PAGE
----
What were the Thai government’s measures to combat the virus? In Europe and worldwide, nations have operated very differently from each other. In some cases they have radically changed their strategy during the crisis.
The Thai government has issued and extended three key measures for restraining the pandemic of Coronavirus Diseases 2019. These are the lockdown, inbound and outbound flight bans, and several types of stimulus economic measures such as cash handouts to those who are temporary employees, contract employees and self-employed individuals who are not covered by the social security system, and requested the financial sector for the easing out almost all types of retail and corporate loan terms so that people could be partially relieved from the economic burden, resulting from the COVID-19. I think that the mutually-agreed political principle is to give priority to the well-being, of which I refer to the health and safety, of our people first and to employ every possible measure to balance between the economy and health impacts. Through all types of media, everyone realized the capacity limit of our medical facilities and without the vaccines in place, these measures would be relatively the best way out at the moment, given the examples of cases experienced in foreign countries.
Has Thai politics, majority and opposition, split or been compact in supporting the government?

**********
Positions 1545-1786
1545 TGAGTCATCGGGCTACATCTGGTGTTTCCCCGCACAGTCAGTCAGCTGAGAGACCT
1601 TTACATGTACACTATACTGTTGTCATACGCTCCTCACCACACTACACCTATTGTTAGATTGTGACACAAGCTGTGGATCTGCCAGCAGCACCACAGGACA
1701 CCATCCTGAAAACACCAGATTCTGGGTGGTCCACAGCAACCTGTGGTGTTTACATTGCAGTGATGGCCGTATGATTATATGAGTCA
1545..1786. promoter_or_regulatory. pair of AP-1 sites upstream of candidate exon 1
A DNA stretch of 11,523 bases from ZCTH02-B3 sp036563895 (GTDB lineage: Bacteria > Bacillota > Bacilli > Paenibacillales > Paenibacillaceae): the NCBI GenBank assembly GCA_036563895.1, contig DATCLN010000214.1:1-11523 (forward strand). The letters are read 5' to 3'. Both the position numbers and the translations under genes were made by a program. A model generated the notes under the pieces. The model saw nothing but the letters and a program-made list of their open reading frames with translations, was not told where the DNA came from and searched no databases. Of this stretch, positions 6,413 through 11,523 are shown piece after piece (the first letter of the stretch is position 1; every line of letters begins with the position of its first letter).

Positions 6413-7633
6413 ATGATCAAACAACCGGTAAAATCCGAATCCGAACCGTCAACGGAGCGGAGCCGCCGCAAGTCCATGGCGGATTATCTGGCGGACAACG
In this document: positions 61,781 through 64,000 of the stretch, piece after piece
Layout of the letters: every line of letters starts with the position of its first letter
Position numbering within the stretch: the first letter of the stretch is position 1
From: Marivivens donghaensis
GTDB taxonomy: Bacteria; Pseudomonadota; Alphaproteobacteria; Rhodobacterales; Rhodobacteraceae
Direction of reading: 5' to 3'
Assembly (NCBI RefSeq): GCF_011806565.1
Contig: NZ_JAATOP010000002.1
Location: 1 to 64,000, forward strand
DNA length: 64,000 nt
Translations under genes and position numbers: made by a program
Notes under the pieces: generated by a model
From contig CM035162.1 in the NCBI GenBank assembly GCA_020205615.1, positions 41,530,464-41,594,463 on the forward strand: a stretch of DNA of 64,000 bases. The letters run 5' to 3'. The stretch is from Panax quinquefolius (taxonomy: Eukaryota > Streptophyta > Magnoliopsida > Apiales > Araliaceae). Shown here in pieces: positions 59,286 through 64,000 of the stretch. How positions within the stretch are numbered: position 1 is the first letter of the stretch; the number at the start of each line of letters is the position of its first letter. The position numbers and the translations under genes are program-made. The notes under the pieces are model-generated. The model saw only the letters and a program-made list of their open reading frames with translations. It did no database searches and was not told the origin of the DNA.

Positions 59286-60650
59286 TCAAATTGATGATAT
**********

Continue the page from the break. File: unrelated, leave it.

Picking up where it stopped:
With the Thai parliamentary system and mechanism, we have 35 standing committees whose half of the Chairpersons are from the majority parties and another half of those are from the opposition parties. The members of each committee are the combination of both the majority and opposition. Each and every of these committees performed their dimensions of duties to support the national policies in fighting COVID-19. This has demonstrated the coordinated work of both sides. In addition, nationwide, there are 350 constituencies whose elected Members of Parliament in conjunction with another 150 Party-listed MPs have monitored the situation, taken care of their local people and worked with the public entities closely to ensure the measures taken to contain the virus as well as to provide the necessities to the people. All in all, what we noticed is that everyone, no matter side they are on, has been complying to the policies in the same direction to enable the public health recommendations in order to fight with the COVID-19 and minimize the losses.